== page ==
Every day this week Wikileaks has released hacked emails from Hillary Clinton’s campaign chairman John Podesta. There have been no major bombshells so far, but there are emails that reflect poorly on the campaign and raise questions about relationships with people outside the Brooklyn headquarters.
While the Clinton campaign is not confirming the authenticity of the emails, it maintains the hack was done by the Russians to aide Donald Trump. The Trump campaign, meanwhile, has jumped on the leaked emails and the Republican nominee has been bringing them up on the trail. Here are four of the most talked-about emails:
“Rich friends wouldn't understand if they became evangelicals”
An email exchange between Center for American Progress fellow John Halpin and Communications Director Jennifer Palmieri had some negative things to say about Catholicism and evangelical Christians.
“Many of the most powerful elements of the conservative movement are all Catholic (many converts) . . . It's an amazing bastardization of the faith. They must be attracted to the systematic thought and severely backwards gender relations and must be totally unaware of Christian democracy," Halpin wrote.
“I imagine they think it is the most socially acceptable politically conservative religion. Their rich friends wouldn't understand if they became evangelicals,” Palmieri responded.
The Trump campaign held a conference call to discuss the comments Wednesday and former New Hampshire governor John H. Sununu, R-N.H., issued a statement on behalf of the campaign that said the emails “revealed an underlying sense of religious bigotry.”
But on Wednesday Palmieri told reporters she didn’t remember sending the email.
"I'm a Catholic, I don't recognize that email that we saw. This whole effort is led by the Russians. The Russians orchestrated this hack,” Palmieri said.
“Questions in advance”
Donna Brazile who is now the acting chair of the Democratic National Committee emailed that she had gotten a question ahead of a March town hall that “worries me about HRC.” The question was about the death penalty. Clinton ended up being asked a very similar question during the town hall.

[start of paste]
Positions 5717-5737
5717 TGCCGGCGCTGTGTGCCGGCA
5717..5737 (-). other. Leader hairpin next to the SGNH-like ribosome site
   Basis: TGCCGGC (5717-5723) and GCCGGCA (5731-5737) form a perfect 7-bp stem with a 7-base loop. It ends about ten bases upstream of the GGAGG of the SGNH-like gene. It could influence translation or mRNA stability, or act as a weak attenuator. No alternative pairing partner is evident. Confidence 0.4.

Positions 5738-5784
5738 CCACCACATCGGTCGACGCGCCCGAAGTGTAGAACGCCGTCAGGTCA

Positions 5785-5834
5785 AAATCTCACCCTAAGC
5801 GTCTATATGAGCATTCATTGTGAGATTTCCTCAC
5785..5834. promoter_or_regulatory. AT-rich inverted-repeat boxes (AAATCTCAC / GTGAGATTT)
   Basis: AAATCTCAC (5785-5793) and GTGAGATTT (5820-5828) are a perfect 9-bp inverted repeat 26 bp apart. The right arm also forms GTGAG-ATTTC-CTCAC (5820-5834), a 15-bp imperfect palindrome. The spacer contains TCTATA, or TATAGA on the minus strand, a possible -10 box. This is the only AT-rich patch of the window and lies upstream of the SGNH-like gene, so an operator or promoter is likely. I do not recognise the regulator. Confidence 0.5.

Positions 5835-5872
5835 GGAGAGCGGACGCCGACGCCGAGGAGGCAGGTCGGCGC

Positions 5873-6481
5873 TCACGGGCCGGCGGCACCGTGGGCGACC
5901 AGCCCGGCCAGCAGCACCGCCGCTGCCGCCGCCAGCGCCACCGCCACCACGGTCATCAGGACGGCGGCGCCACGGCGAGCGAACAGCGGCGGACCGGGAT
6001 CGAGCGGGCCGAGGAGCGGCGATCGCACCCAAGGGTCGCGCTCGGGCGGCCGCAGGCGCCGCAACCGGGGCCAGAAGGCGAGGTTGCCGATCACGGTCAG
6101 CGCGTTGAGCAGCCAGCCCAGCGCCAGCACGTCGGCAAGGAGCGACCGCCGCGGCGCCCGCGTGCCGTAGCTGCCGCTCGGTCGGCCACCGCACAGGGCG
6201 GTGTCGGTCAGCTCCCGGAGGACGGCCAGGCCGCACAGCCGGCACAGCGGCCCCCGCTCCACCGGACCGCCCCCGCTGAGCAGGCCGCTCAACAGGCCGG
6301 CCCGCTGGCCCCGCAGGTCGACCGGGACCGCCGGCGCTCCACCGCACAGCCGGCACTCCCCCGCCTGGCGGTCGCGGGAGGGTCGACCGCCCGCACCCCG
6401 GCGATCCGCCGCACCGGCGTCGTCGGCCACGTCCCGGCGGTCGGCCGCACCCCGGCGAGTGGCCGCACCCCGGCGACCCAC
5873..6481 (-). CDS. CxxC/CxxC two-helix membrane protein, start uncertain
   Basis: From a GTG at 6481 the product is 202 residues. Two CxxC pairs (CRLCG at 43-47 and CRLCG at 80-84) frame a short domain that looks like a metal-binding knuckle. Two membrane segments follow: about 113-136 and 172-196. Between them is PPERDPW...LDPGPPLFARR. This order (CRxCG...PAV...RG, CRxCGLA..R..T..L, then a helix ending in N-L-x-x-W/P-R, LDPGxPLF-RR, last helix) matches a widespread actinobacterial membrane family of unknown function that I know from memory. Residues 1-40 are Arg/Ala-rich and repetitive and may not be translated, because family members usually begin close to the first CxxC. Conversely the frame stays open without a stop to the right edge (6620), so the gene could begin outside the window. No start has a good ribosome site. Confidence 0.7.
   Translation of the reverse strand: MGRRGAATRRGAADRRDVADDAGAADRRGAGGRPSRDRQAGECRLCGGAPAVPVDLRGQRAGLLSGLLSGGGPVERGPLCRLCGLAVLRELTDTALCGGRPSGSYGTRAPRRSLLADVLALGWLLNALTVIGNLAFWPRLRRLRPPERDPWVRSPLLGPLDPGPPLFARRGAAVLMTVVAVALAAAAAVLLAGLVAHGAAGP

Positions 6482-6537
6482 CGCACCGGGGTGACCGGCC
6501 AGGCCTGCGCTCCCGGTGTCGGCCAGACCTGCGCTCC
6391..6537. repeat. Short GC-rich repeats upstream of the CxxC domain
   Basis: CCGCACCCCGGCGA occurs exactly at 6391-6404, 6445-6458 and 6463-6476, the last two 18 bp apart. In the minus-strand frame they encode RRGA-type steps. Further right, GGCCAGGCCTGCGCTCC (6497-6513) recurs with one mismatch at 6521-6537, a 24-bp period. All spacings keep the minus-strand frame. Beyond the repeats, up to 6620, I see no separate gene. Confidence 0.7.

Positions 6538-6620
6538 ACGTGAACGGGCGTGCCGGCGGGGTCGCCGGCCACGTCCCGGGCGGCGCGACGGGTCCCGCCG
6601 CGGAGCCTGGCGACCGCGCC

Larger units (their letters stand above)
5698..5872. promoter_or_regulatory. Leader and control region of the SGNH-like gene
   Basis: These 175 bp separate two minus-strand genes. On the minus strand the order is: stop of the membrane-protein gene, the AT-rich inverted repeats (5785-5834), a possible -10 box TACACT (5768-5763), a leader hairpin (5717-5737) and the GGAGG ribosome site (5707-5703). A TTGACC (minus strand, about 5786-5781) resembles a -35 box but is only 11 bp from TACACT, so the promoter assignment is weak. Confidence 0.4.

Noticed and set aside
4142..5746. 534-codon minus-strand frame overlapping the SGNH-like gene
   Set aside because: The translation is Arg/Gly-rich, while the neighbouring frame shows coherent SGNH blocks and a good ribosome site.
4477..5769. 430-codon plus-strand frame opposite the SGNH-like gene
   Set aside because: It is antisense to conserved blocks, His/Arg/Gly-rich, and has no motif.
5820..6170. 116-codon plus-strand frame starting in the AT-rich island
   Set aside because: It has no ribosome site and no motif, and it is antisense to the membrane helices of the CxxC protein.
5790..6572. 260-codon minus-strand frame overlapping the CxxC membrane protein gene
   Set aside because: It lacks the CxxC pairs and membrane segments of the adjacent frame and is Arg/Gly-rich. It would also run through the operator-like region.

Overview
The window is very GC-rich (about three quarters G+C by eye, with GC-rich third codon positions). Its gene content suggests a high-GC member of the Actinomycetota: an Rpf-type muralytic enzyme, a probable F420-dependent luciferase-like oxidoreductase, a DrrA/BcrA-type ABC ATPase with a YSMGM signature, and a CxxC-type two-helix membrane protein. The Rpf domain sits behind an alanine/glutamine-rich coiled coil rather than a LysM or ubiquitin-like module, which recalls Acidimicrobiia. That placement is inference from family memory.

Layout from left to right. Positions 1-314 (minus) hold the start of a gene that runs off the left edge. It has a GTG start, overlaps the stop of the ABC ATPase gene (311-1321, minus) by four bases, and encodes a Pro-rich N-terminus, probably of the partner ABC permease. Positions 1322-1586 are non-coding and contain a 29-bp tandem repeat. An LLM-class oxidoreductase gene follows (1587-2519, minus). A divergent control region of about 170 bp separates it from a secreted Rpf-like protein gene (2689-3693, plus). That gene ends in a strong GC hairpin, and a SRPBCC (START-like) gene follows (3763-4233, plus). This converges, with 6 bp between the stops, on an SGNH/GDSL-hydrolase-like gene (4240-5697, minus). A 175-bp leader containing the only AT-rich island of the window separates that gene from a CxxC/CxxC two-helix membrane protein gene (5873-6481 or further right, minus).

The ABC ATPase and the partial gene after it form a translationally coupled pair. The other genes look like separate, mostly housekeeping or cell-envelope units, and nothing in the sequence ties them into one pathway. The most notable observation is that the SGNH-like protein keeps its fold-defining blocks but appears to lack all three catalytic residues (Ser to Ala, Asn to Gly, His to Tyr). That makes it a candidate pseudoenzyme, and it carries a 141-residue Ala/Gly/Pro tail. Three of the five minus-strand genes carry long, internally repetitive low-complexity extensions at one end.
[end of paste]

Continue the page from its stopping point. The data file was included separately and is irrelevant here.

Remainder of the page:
The Trump campaign has accused the Democratic Party of receiving favoritism by getting questions in advance. The email also raises the question why Brazile, who was a vice chairwoman at the DNC and a CNN contributor at the time of the email, seemed to be rooting for Clinton while she was in a primary battle with Vermont Sen. Bernie Sanders. The DNC is supposed to stay neutral in the primary. Brazile became interim chair after Florida Rep. Debbie Wasserman Schultz resigned this summer following DNC email leaks that seemed to show some employees favoring Clinton over Sanders.
Brazile denied the accusations in a statement Tuesday.
“As a longtime political activist with deep ties to our party, I supported all of our candidates for president. I often shared my thoughts with each and every campaign, and any suggestions that indicate otherwise are simply untrue. As it pertains to the CNN Debates, I never had access to questions and would never have shared them with the candidates if I did,” Brazile said in a statement.
Brian Fallon, Clinton’s press secretary and the former director of the Department of Justice’s Office of Public affairs, emailed that he had heard "from DOJ folks" there would be a status hearing regarding public release of Clinton’s State Department emails.
"DOJ folks inform me there is a status hearing in this case this morning, so we could have a window into the judge's thinking about this proposed production schedule as quickly as today,” Fallon wrote.
While the statement took place before the FBI’s investigation into her private email server, it raises questions about the relationship between the campaign and the DOJ. Trump and Republicans have excoriated DOJ’s decision not to pursue charges over Clinton’s private email server, even though the FBI recommended no charges.
Podesta emailed Clinton in August with the names and contact information for Latino politicians who he recommended Clinton call to gain support. In the email, which included “Needy Latinos” in the subject line, Podesta urged Clinton to reach out to former transportation Secretary Federico Peña and former New Mexico governor Bill Richardson and ask for endorsements. Podesta framed both Peña and Richardson as influencers who could help Clinton if they endorsed.
Podesta was justifying why he had encouraged former president Bill Clinton and Richardson to “bury the hatchet.”
“Richardson is still on TV a lot, especially on Univision and Telemundo and not withstanding the fact that he can be a dick, it was worth getting him in a good place," Podesta wrote.